Sunday, December 5, 2010

Awkwardly Amazing: My Dinner Date

Friday night I travelled to Peterborough for dinner and a night of trouble with an old friend.

It was an amazing and awkward night. We must do it again soon.

We began with a dinner date - hooking up on a cold cement sidewalk and searching for an establishment suitable enough for two girls to enjoy a delicious dinner. We needed something that offered an atmosphere entirely encouraging of comfortable banter.

We slid into our seats and dove into conversation. It has been well over a year since this girl and I had connected alone and without influence. It confirmed that we were still as friendly as ever, but also that we have grown older. Our conversation also concluded that while we had desperately spent the last two years denying our age and slowing the inevitable leave from a careless time, our life had done what lives do; they had moved on. New insecurities, new problems, and a new desire for a friend and female companion. We both wanted someone to spill to, someone who would appreciate our plight and tell us what to do.

That was awkward.

The social stops and starts, the little pauses between deciding a decision should be made and actually making it. The conversation, too excited and lopsided one sentence, pulled back, nervous, hesitant even, in the next.

There is something that occurs between two people, something that allows them to form a relationship and hold onto it though years of turmoil and triumph, but did we still have it?

This girl, Alena; she was front row and centre when I became me, complete and full fledged, and now that we don't see each other as much as we would like, we still have this innate ability to meet and pick up exactly where we left off. It's as if I just stepped out of the room for a minute and jumped right back in.

That was pretty amazing.

We met in my second year of university. My first year of studies had not gone as planned. Separated by over 4200 kilometres (almost 2500 miles) I missed my parents. Joined by my high school boyfriend I was miserable, and my studies had not engrossed my attention as I had hoped.

The daughter of my landlord upon my return to Ontario, little Alena and I became fast friends. We were together constantly, and alone often. Our studies gripped our passions and parties filled our weekends. When things happened the other was consulted. When down time was needed we would curl up on her bed and chill, together, for hours. Somehow we could read each other like a book - painful topics were avoided, alcohol was poured and silence prevailed when our minds rode heavily with contemplation.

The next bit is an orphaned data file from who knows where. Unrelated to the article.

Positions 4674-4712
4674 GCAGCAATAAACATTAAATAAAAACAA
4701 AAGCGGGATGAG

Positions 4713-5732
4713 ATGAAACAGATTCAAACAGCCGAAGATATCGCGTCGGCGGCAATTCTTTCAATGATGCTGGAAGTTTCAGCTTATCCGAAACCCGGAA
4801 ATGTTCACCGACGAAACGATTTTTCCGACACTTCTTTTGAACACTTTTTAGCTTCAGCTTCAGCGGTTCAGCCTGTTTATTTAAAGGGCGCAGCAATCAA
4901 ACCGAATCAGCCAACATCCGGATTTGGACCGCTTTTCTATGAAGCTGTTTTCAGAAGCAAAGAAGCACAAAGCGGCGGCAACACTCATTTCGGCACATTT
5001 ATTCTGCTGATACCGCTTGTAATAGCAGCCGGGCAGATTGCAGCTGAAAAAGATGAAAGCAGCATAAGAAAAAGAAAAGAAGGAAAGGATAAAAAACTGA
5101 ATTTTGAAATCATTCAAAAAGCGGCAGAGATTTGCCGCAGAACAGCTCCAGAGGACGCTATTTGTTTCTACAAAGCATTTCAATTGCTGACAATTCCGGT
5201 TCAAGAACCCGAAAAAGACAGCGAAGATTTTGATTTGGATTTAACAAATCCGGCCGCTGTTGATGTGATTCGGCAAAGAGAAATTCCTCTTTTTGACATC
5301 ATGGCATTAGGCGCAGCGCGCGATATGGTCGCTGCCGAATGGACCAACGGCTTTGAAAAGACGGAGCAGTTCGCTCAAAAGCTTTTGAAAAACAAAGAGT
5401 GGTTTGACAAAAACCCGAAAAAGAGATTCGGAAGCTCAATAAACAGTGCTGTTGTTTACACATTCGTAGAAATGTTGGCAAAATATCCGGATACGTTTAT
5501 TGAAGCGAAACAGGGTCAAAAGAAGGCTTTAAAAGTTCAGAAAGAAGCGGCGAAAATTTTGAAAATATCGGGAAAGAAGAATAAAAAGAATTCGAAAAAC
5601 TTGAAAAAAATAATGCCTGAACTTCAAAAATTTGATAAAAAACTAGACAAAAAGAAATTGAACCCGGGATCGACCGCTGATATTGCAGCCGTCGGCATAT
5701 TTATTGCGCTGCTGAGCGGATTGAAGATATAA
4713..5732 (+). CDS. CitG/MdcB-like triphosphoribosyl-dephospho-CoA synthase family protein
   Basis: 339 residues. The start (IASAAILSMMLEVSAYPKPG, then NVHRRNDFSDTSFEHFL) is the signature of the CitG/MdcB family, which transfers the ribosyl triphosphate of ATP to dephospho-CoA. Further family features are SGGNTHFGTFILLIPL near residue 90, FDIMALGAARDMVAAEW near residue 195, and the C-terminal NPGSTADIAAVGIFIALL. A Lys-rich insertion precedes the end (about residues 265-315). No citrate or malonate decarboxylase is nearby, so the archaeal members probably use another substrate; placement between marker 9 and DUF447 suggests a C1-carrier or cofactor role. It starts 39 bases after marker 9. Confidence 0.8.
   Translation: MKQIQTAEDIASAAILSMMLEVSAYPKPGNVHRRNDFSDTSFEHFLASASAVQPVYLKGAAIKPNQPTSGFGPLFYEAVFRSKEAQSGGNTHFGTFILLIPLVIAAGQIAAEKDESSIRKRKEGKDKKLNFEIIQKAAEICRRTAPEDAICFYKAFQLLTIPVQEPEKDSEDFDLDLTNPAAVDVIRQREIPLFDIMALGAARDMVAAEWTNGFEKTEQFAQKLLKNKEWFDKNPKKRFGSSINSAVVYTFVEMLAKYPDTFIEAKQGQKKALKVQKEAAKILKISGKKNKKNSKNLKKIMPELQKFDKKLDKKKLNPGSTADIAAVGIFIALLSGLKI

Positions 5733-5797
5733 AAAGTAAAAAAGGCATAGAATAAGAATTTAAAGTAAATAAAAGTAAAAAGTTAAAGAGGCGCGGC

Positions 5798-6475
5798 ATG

She was the small, quiet girl who was scrappy to a tee. Always one to stay small and keep quiet Alena had a tendency of going along to get along. Oddly enough, she also had a way of getting what she wanted, no matter the cost. Everything was negotiated to a decent fee. It didn't happen very often, but it was brilliant to to watch when it did.

I, on the other hand, was the louder more domineering part of our pair. Always with a new idea and some neon accessory I stood out and wrote my essays the night before they were due. My employment experience swelled and I was always involved in the social circuit. I stood out and I stepped out.

But we were both there, watching, waiting and wondering. We encouraged when needed and agreed to keep our dirty laundry a secret - to my knowledge it still its in its smelly basket.

Our unsaid motto "you can do better than me, and I can be better than you;" defined us and propelled us forward until here we sat, across a pub table from each other. After years together, would a noticeable separation break us? Was the geography too much? Were we too different now, with husbands and fiances and careers to plan?

I popped the lemon garnish on my glass of water into the cold liquid, nervous for the waitress to bring my wine. The wine I had ordered certainly didn't match my dinner but it would taste good and go down easily. It was calm the nerves that were silently exploding under the pressure. Alena eyed up my water glass, and noticing her lemon sat still propped up on the rim, pushed it into the water swirling below.

Our glasses, and now our mindsets, matched.

After sleeping the night off on her couch I awoke at a comfortable nine thirty in the morning. Comfortable considering I had yet to befit the hour and a half drive home, but oh so early for a girl who didn't set down her glass until three thirty the night before.

Despite my lack of sleep and excess of alcohol, I awoke serene and comfortable. Her home smelled familiar and calm. It was cold and blowy outside but not enough to slow the Saturday morning traffic.

I stood to use the bathroom, just in time to hear the bathroom door shut and the invader begin to fumble with taps and toothbrushes.

It felt like home. It was where I was supposed to be.

I just love mornings like that.


  1. i LOVE your writing!!! keeps me on the edge of my seat:)